There is no objection.
Then, Mr. Satyanarayan Sinha, you may please move this.
Sir, I move:
“Resolved that this Assembly do proceed to elect two Vice-Presidents in accordance with the provisions contained in the Constituent Assembly Rules.”
Sir, you have already explained that we have got to elect only two Vice-Presidents. Last time we elected only one Vice-President and left the other seat to be filled up later. Dr. Mookerjee was unanimously elected Vice-President of this House. He ceased to be a member of this House on account of the Bengal Partition. I am glad that he has been re-elected to this House, but under the Rules the position has not changed. He is after all a newly elected member and we have also to elect another Vice-President. The manner in which the election will be held will be determined by the President.
Sir, while I support the Resolution, I would suggest that out of the two Vice-Presidents…….
I am speaking very loud (laughter)–one seat–should be from the States Group.
I am sorry, Dr. Khare, I have not heard what you said. (Renewed laughter.)
While supporting this Resolution I would respectfully suggest that out of the two Vice-President one should be from the States representatives.This does not mean that I want this on the basis of proportional representation for the States.
I put the motion to vote.
The motion was adopted.
I would now make some announcements. Now that we have decided that all these elections should take place I have to fix a time for putting in nominations and also for voting if it becomes necessary. I am fixing the times as follows:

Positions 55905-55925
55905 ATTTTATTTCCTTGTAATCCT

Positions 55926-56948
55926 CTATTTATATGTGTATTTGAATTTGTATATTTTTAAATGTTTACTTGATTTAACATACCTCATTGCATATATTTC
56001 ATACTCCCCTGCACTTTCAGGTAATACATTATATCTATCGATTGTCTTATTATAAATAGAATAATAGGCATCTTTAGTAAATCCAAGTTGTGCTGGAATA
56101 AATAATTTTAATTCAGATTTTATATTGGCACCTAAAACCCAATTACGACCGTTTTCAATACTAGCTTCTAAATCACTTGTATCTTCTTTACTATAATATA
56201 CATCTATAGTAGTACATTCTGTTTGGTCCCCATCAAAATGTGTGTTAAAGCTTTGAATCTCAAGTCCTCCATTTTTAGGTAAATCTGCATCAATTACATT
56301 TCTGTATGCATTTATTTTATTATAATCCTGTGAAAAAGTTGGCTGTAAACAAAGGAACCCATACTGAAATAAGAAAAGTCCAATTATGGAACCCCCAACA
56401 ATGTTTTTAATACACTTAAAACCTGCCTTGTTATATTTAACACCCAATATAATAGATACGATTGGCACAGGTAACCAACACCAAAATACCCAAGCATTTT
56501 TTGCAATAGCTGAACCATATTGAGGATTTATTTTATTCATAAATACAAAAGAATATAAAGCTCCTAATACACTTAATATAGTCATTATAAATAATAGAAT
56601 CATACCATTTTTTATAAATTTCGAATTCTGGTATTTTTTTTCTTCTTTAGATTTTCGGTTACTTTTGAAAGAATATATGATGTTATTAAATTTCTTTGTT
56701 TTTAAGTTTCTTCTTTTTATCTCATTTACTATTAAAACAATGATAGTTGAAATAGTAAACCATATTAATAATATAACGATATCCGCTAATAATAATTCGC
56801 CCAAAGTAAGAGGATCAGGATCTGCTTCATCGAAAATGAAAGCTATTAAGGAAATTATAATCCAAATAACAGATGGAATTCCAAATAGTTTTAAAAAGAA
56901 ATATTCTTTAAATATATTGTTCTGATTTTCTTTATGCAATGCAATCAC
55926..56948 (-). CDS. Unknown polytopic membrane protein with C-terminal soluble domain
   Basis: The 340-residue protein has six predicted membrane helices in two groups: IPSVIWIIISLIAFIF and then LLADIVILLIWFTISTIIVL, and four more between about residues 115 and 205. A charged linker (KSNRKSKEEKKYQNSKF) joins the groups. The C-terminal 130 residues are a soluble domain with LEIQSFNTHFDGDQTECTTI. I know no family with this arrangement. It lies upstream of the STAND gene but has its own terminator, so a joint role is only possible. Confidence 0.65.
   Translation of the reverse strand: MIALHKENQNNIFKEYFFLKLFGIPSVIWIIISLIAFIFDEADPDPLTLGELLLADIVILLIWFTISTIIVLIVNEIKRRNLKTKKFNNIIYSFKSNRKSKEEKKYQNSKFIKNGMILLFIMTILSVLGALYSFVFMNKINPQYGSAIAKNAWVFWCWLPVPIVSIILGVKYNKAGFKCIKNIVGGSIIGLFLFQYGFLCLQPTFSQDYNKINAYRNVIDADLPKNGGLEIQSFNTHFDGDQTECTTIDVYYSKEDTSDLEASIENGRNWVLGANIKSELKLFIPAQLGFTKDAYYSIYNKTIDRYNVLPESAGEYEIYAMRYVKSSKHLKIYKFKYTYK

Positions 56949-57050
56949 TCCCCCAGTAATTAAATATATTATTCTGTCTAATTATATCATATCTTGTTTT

Nominations will be received by the Secretary up to 1 P.M. on the 16th. I have given 48 hours from now for the nominations. The elections, if necessary, will be held in accordance with the principle of proportional representation by means of single transferable vote between 3 and 4 P.M. on the 17th in the Under Secretary’s room, No. 25 ground-floor. This relates to the various Sub-Committees with regard to which we have just passed Resolutions.
With regard to the Vice-Presidents, there is no question of proportional representation there, but we have certain rules, according to which that election will take place. I have fixed 5 P.M. tomorrow for receiving nominations and the elections will take place on the following day, if necessary, at 4 P.M. in the same room, mentioned above.
There is one thing more which I would like to mention to the House before we adjourn today and that is with regard to the timing of our sessions from to-morrow onwards. The Secretary, according to our usual procedure has notified that tomorrow we will begin at 10 o’clock. I was suggesting that it would be better if we sit in the afternoons every day i.e.from 3 to 6 P.M. That would give members plenty of time to consider the various proposals that will be coming up; they will have the whole of the morning at their disposal for this purpose. Therefore, I would suggest that we have our sessions from 3 to 6 P.M. from tomorrow onwards.
Sir, I would like to point out that to have the sittings from 3 to 6 P.M. would be rather inconvenient to the members because that will be a very hot time. We have to come from long distances and in order to be here by 3 we have to leave our houses by say 12 or 1 P.M. The best time would be the mornings as we have had today. We may, if necessary, have the sittings from 11 A.M. to 1 or 1-30 P.M.
I may point out that Delhi is quite hot even at 1 o’clock–the time of going back. It will not make any difference if you go at 1 o’clock at about 2 P.M.
May I point out that the month of Ramzan will be starting in a few days’ time and it would be very inconvenient for Muslim members to sit from 3 to 6 P.M. because the time for breaking the fast will be soon after that? So I would suggest that the morning time would be the best for all.
I do not know when Ramzan commences. We can consider the question again when Ramzan begins. We shall in any case be finishing of at 6 P.M. which is at least one hour before sun-set. Here the sun sets after 7 P.M. I take it that the House accepts my suggestion.
The House stands adjourned till 3 P.M. tomorrow.
The Assembly their adjourned till 3 P.M. on Tuesday, the 15th July, 1947.